# Stephen Wolfram Q&A

Some collected questions and answers by Stephen Wolfram

Questions may be edited for brevity; see links for full questions.

April 26, 2013

## Your seminal book, A New Kind of Science, is ten years old. You recently wrote a blog post on the anniversary. Can you talk a little bit about the future of science?

The main idea of A New Kind of Science was to introduce a new way to model things in the world. Three hundred years ago, there was this big transformation in science when it was realized that one could use math, and the formal structure of math, to talk about the natural world. Using math, one could actually compute what should happen in the world—how planets should move, how comets should move, and all those kinds of things.

That has been the dominant paradigm for the last 300 years for the exact sciences. Essentially it says, Let’s find a math equation that represents what we’re talking about, and let’s use that math equation to predict what a system will do. That paradigm has also been the basis for most of our engineering: Let’s figure out how this bridge should work using calculus equations, and so on. Or, Let’s work out this electric circuit using some other kind of differential equation, or algebraic equation or whatever.

That approach has been pretty successful for lots of things. It’s led to a certain choice of subject matter for science, because the science has tended to choose subject matter where it can be successful.

The same is true with engineering. We’ve pursued the particular directions of engineering because we know how to make them work. My goal was to look at the things that science has not traditionally had so much to say about—typically, systems that are more complex in their behavior, and so on—and to ask what we can do with these.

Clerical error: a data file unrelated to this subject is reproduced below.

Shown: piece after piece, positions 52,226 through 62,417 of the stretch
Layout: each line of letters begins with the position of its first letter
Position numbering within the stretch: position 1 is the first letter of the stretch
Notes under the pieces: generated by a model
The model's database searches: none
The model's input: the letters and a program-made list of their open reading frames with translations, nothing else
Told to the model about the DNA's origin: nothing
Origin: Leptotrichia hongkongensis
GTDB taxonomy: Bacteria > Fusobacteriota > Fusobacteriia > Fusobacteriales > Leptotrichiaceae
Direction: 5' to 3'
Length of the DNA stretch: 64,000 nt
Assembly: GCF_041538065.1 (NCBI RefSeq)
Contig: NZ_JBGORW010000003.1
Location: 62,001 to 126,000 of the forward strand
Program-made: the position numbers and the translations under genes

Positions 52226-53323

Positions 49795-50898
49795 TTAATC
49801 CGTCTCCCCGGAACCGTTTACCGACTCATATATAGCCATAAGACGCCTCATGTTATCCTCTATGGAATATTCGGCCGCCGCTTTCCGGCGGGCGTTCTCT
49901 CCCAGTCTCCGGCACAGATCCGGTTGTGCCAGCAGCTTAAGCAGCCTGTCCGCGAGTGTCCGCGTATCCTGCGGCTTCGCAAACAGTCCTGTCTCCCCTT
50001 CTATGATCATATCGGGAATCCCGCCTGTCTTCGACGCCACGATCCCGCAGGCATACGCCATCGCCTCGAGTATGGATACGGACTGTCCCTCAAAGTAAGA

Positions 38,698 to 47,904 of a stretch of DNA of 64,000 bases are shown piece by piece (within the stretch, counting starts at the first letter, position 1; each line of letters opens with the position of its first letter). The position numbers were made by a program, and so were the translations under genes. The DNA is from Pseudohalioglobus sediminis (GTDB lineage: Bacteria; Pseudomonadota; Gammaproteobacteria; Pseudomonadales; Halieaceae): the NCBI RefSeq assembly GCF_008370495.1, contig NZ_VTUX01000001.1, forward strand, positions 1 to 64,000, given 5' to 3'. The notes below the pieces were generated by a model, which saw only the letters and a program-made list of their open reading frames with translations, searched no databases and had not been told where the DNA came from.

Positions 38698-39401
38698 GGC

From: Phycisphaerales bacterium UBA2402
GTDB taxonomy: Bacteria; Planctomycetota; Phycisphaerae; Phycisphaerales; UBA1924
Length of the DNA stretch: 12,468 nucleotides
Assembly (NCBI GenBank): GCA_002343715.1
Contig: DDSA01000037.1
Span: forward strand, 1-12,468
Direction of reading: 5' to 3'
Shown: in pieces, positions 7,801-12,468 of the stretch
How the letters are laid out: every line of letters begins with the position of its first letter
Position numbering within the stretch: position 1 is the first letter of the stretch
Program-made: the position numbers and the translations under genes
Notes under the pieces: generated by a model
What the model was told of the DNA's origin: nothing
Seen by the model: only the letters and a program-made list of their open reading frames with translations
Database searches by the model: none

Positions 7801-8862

It’s a great approach, but it’s limited. The question is, what’s the space with all possible models that you can imagine using?

A good way to describe that space is to think about computer programs. Any program is [a set of] defined rules for how a system works. For example, when we look at nature, we would ask what kinds of programs nature is using to do what it does, to grow the biological organisms it grows, how fluids flow the way they do—all those kinds of things.

I’ve discovered that very simple programs can serve as remarkably accurate models for lots of things that happen in nature. In natural science, that gives us a vastly better pool of possible models to use than we had from just math. We then see that these may be good models for how nature works. They tell us something about how nature is so easily able to make all this complicated stuff that would be very hard for us to make if we just imagined that nature worked according to math.

Now we realize that there’s a whole different kind of engineering that we can do, and we can look at all of these possible simple programs and use those to create our engineering systems.

This is different from the traditional approach, where I would say, I know these things that work. I know about levers. I know about pulleys. I know about this. I know about that. Let me incrementally build the system where I, as an engineer, know every step of how the thing is going to work as I construct it.